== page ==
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Old 10-30-2012, 07:24 AM   #1 (permalink)
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Default Ride DH2 or Never Summer Proto Ct

So I'm looking to get a new board. I'm currently riding a Never Summer Evo 61 and absolutely love it. Unfortunately as I'm only 6foot, I'm finding the 161 a bit boaty and am looking at getting a shorter board.

Being in Australia, I mainly ride groomers or tree runs with park sessions to mix things up a bit. I've narrowed my choice down to either the DH2 or the Proto and was just wanting a bit of feedback on people's impressions of the boards. Its all good reading different reviews, but I want to know how people have actually found the boards.

Am open to other suggestions on boards as well.

Peace.
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Old 10-30-2012, 02:40 PM   #2 (permalink)
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Your height isnt going to make a difference mate what weight are you?
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Old 10-30-2012, 04:41 PM   #3 (permalink)
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Weigh in round the 80kg mark, (176lb). Was looking at the 155, 157 length. Both these boards being hybrid camber will let me get away with a shorter setup.
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Old 10-31-2012, 07:52 PM   #4 (permalink)
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I can't comment on the DH, but I got the Proto CT last year and loved it. It completely changed my riding, was super stable and damp. I could charge over crud like never before. I didn't feel like I sacrificed anything in terms of performance over similar boards I've ridden, but neither was it as focused as my Custom X. For the riding you're describing, I would feel completely comfortable with the Proto.
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Old 10-31-2012, 09:36 PM   #5 (permalink)
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Quote:
Originally Posted by Lysergic View Post
Unfortunately as I'm only 6foot, I'm finding the 161 a bit boaty and am looking at getting a shorter board.

Weigh in round the 80kg mark, (176lb). Was looking at the 155, 157 length. Both these boards being hybrid camber will let me get away with a shorter setup.
At 80kg, you should be going for at the 157 for the Proto, if not longer. I'm 5'9" 150 lbs and I ride the 154 Proto (there is no 155) but I'm 3 inches and 25 lbs smaller than you.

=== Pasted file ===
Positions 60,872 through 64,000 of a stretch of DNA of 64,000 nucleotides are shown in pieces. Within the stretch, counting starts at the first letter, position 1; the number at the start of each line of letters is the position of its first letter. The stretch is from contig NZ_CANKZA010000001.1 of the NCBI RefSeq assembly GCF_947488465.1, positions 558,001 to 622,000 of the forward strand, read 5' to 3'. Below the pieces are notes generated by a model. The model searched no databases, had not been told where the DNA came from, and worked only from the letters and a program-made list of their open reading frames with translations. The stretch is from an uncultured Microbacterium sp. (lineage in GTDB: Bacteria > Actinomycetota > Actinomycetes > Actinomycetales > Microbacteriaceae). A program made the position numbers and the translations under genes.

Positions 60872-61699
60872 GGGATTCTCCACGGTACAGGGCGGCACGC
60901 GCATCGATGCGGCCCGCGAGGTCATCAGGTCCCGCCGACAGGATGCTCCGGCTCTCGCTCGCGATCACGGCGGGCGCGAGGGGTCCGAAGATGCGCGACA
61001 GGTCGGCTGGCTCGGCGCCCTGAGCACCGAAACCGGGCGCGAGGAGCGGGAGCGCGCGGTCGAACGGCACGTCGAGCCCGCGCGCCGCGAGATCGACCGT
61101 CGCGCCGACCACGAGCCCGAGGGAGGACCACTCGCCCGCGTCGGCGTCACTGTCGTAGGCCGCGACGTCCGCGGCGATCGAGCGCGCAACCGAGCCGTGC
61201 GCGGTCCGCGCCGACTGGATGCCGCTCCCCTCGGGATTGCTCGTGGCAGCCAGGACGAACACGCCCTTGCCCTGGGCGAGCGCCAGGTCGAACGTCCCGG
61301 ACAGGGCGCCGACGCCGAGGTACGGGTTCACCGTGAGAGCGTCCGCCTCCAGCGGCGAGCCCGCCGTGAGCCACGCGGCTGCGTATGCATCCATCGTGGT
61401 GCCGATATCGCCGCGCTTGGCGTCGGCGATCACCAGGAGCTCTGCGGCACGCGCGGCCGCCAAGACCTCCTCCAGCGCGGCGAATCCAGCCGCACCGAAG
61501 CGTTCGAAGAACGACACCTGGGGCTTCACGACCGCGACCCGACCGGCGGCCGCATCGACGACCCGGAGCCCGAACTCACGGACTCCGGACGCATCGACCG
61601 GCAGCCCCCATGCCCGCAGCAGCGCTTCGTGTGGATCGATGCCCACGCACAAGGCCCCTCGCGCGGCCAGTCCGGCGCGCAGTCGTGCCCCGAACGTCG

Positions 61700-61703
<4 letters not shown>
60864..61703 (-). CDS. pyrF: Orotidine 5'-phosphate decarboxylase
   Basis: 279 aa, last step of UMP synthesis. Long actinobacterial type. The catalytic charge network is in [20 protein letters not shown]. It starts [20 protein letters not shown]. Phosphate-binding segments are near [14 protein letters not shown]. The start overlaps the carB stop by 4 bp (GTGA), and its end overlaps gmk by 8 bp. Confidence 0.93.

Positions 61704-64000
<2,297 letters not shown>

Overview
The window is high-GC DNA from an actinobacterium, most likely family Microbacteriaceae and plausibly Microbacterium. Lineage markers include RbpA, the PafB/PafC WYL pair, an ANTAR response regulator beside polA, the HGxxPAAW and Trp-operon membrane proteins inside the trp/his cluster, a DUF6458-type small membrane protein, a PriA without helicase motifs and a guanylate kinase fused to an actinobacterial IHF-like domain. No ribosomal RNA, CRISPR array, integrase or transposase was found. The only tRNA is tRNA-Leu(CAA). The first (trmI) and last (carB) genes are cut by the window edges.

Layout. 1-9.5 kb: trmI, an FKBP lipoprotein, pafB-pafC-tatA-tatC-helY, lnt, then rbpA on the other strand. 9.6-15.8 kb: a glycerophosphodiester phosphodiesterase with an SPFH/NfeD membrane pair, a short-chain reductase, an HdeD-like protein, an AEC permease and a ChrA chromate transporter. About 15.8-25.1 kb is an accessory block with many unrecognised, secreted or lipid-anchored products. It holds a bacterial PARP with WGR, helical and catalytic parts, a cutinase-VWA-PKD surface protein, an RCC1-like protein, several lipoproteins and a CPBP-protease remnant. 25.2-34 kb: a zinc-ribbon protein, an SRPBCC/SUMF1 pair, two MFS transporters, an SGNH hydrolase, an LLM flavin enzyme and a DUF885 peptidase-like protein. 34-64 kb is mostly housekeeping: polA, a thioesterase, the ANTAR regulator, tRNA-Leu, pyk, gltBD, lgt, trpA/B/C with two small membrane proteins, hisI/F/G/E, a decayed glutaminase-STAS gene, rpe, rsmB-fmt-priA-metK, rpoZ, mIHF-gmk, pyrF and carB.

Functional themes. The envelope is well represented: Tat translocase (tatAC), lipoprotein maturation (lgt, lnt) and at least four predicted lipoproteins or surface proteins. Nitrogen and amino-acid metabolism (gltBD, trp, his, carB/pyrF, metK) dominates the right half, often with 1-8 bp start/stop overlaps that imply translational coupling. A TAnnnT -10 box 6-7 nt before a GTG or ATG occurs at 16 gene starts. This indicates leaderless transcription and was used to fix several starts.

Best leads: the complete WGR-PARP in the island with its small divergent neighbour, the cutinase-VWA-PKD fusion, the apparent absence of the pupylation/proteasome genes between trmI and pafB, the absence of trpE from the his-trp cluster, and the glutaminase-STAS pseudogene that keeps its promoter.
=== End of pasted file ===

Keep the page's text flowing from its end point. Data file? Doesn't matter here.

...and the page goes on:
Hybrid camber setups float in powder better than regular camber setups... but 80 kg is a lot of weight. If a board as soft as the Evo is giving you trouble at your size (maybe in Australia you are considered small, but not anywhere else in the world), you might be trying too hard to brute force the board with your back leg instead of using the edge and sidecut turn the board for you. How many days have you been riding?

Last edited by lonerider; 10-31-2012 at 09:43 PM.
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Old 11-01-2012, 04:21 AM   #6 (permalink)
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Would be getting close to 30 days, so not a whole lot. I love my evo, just finding it a bit sluggish and lethargic on the change in direction, especially compared to riding a shorter board. While the majority of my riding this last season was more freestyle/mountain riding am looking to hit the park more next season, so am prepared to sacrifice a little stability for more functionality in the park.
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Old 11-01-2012, 05:45 PM   #7 (permalink)
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Would be getting close to 30 days, so not a whole lot. I love my evo, just finding it a bit sluggish and lethargic on the change in direction, especially compared to riding a shorter board. While the majority of my riding this last season was more freestyle/mountain riding am looking to hit the park more next season, so am prepared to sacrifice a little stability for more functionality in the park.
Well the Evo is a soft park board. If your goal is to learn how to do tricks in the park, I don't really think you need a new board. Since you have only been snowboarding for about 25 days, your money would be better spent on park lessons and lift tickets as you are still at the point where practice is going give you the most improvement. If your goal is to a) get a shiny new board and/or b) want to try and buy your way into park skills... then go get a new board.

In general, you should never need to change directions quickly while riding in the park (that "sluggish/lethargic" feel you get with freeriding a park board... can also be called "stable/forgiving" when you land a trick).

If you really do need to swing the board around quickly, you just did something wrong... like doing a panic speed check before a jump/box... or you really didn't line up the box correctly and not after turn hard to make it onto the box. If you ever pay attention to a freestyle video you will see riders are going straight the entire way through the park, aside from some *really* mellow carved turns to setup their spins.